Jia, X., M.G. Kivelson, K.K. Khurana, and W.S. Kurth. 2018. Evidence of a plume on Europa from Galileo magnetic and plasma wave signatures. Nature Astronomy 2:459-464.

Johnson, C.L., L.C. Philpott, B.J. Anderson, H. Korth, S.A. Hauck II, D. Heyner, R.J. Phillips, R.M. Winslow, and S.C. Solomon. 2016. MESSENGER observations of induced magnetic fields in Mercury’s core. Geophysical Research Letters 43(6):2436-2444.

Johnson, C.L., M.E. Purucker, H. Korth, B.J. Anderson, R.M. Winslow, M.M.H. Al Asad, J.A. Slavin, et al. 2012. MESSENGER observations of Mercury’s magnetic field structure. Journal of Geophysical Research: Planets 117(E12):E00L14.

Johnson, C.L., R.J. Phillips, M.E. Purucker, B.J. Anderson, P.K. Byrne, B.W. Denevi, J.M. Feinberg, et al. 2015. Low-altitude magnetic field measurements by MESSENGER reveal Mercury’s ancient crustal field. Science 348(6237):892-895.

Kaspi, Y., E. Galanti, W.B. Hubbard, D.J. Stevenson, S.J. Bolton, L. Iess, T. Guillot, et al. 2018. Jupiter’s atmospheric jet streams extend thousands of kilometres deep. Nature 555:223-226.

Kattenhorn S.A. and L.M. Prockter. 2014. Recycling of Europa’s icy crust at convergent margins: A case for ice subduction zones. Nature Geoscience 7:762-767.

Kite, E.S., J. Sneed, D.P. Mayer, and S.A. Wilson. 2017. Persistent or repeated surface habitability on Mars during the late Hesperian-Amazonian. Geophysical Research Letters 44(9):3991-3999.

Klimczak, C., T.R. Watters, C.M. Ernst, A.M. Freed, P.K. Byrne, S.C. Solomon, D.M. Blair, and J.W. Head. 2012. Deformation associated with ghost craters and basins in volcanic smooth plains on Mercury: Strain analysis and implications for plains evolution. Journal of Geophysical Research: Planets 117(E12):E00L03.

Korth, H., N.A. Tsyganenko, C.L. Johnson, L.C. Philpott, B.J. Anderson, M.M. Al Asad, S.C. Solomon, and R.L McNutt Jr. 2015. Modular model for Mercury’s magnetospheric magnetic field confined within the average observed magnetopause. Journal of Geophysical Research: Space Physics 120(6):4503-4518.

Kouyama, T., T. Imamura, M. Taguchi, T. Fukuhara, T.M. Sato, A. Yamazaki, M. Futaguchi, et al. 2017. Topographical and local time dependence of large stationary gravity waves observed at the cloud top of Venus. Geophysical Research Letters 44(24):12098-12105.

Kumar, S., J.D. Wright, and P.A. Taylor. 1984. Modelling and dynamics of an extractive distillation column. Canadian Journal of Chemical Engineering 62(6):780-789.

Lapotre, M.G.A., B.L. Ehlmann, S.E. Minson, R.E. Arvidson, F. Ayoub, A.A. Fraeman, R.C. Ewing, and N.T. Bridges. 2017. Compositional variations in sands of the Bagnold Dunes, Gale crater, Mars, from visible-shortwave infrared spectroscopy and comparison with ground truth from the Curiosity rover. Journal of Geophysical Research: Planets 122(12):2489-2509.

Lawrence, D.J., W.C. Feldman, J. O. Goldsten, S. Maurice, P.N. Peplowski, B.J. Anderson, D. Bazell, et al. 2013. Evidence for water ice near Mercury’s North Pole from MESSENGER neutron spectrometer measurements. Science 339(6117):292-296.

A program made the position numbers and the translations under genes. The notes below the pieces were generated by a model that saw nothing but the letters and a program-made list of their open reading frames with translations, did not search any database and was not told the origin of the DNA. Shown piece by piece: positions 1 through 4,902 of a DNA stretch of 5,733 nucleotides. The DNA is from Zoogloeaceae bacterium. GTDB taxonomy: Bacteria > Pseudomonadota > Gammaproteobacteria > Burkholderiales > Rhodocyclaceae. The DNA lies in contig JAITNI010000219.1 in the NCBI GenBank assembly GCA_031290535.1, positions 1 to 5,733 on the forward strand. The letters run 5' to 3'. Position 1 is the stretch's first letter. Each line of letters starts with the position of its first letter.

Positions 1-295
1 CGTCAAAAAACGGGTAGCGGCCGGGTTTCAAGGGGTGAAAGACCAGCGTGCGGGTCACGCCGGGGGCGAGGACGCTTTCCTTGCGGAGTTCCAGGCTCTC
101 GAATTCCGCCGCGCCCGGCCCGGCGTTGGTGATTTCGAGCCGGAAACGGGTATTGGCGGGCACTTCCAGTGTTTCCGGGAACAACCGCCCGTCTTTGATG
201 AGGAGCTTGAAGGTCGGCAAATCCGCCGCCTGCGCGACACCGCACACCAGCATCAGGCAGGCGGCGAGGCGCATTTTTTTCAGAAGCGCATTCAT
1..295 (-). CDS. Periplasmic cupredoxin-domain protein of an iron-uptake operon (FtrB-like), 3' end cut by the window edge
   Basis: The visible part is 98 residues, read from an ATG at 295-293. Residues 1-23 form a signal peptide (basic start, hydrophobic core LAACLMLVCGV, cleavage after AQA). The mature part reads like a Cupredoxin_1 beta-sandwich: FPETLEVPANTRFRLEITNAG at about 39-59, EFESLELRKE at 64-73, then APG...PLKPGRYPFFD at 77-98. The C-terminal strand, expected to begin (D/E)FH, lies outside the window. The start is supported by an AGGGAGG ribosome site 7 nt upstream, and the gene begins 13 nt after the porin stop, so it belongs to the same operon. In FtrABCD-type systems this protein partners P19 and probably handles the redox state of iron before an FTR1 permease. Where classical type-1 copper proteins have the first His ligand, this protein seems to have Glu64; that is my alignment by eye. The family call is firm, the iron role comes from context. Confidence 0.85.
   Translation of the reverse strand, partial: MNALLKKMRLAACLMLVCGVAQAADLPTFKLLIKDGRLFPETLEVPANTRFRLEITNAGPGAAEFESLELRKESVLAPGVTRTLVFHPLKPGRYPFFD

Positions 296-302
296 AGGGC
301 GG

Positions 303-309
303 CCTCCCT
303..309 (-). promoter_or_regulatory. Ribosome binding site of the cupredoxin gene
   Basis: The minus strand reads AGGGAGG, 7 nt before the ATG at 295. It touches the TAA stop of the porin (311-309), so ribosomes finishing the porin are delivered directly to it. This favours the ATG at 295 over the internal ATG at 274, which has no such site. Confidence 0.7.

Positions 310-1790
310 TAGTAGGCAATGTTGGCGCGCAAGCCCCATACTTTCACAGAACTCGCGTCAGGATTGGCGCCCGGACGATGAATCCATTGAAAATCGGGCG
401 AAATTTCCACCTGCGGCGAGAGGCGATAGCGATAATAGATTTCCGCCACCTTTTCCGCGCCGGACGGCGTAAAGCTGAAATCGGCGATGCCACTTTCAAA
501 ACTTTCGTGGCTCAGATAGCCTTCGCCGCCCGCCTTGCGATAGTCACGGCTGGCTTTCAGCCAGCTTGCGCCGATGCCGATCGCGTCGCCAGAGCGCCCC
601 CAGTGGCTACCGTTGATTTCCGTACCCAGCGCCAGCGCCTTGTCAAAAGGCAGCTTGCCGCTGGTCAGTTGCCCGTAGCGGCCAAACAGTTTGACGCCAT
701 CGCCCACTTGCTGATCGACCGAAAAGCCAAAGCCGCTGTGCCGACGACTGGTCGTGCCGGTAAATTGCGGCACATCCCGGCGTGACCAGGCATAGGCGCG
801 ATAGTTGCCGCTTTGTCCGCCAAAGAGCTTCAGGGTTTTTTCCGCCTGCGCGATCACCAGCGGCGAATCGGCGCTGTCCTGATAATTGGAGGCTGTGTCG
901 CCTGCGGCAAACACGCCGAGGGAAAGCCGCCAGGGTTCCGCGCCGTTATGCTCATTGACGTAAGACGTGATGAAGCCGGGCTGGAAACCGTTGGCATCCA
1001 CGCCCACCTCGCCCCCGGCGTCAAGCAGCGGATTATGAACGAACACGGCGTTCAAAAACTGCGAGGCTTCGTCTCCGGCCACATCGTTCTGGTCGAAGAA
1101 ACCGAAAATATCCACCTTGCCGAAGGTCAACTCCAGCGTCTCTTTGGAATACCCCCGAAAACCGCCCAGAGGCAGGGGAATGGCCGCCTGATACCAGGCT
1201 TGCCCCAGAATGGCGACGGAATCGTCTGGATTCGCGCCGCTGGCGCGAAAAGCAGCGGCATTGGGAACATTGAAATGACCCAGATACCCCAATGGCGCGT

Le Deit, L., J. Glahaut, C. Quantin, E. Hauber, D. Mège, O. Bourgeois, J. Gurgurewicz, M. Massé, and R. Jaumann. 2012. Extensive surface pedogenic alteration of the Martian Noachian crust suggested by plateau phyllosilicates around Valles Marineris. Journal of Geophysical Research: Planets 117(E11):E00J05.

Léveillé, R.J., J. Bridges, R.C. Wiens, N. Mangold, A. Cousin, N. Lanza, O. Forni, et al. 2014. Chemistry of fracture-filling raised ridges in Yellowknife Bay, Gale Crater: Window into past aqueous activity and habitability on Mars. Journal of Geophysical Research: Planets 199(11):2398-2415.

Li, C., A. Ingersoll, M. Janssen, S. Levin, S. Bolton, V. Adumitroaie, M. Allison, et al. 2017. The distribution of ammonia on Jupiter from a preliminary inversion of Juno microwave radiometer data. Geophysical Research Letters 44(11):5317-5325.

Lucey, P.G., G.A. Neumann, M.A. Riner, E. Mazarico, D.E. Smith, M.T. Zuber, D.A. Paige, et al. 2014. The global albedo of the Moon at 1064 nm from LOLA. Journal of Geophysical Research: Planets 119(7):1665-1679.

Suggested Citation:"2 Recent Scientific Discoveries." National Academies of Sciences, Engineering, and Medicine. 2018. Visions into Voyages for Planetary Science in the Decade 2013-2022: A Midterm Review. Washington, DC: The National Academies Press. doi: 10.17226/25186.
×

Mahaffy, P.R., M. Benna, M. Elrod, R.V. Yelle, S.W. Bougher, S.W. Stone, and B.M. Jakosky. 2015. Structure and composition of the neutral upper atmosphere of Mars from the MAVEN NGIMS investigation. Geophysical Research Letters 42(21):8951-8957.

Marty, B., K. Altwegg, H. Balsiger, A. Bar-Nun, D.V. Bekaert, J.-J. Berthelier, A. Bieler, et al. 2017. Xenon isotopes in 67P/Churyumov-Gerasimenko show that comets contributed to Earth’s atmosphere. Science 356(6342):1069-1072.

Mauk, B.H., D.K. Haggerty, C. Paranicas, G. Clark, P. Kollmann, A.M. Rymer, D.G. Mitchell, et al. 2017. Juno observations of energetic charged particles over Jupiter’s polar regions: Analysis of monodirectional and bidirectional electron beams. Geophysical Research Letters 44(10):4410-4418.

McCord, T.B., J.-Y. Li, J.-P. Combe, H.Y. McSween, R. Jaumann, V. Reddy, F. Tosi, et al. 2012. Dark material on Vesta from the infall of carbonaceous volatile-rich material. Nature 491:83-86.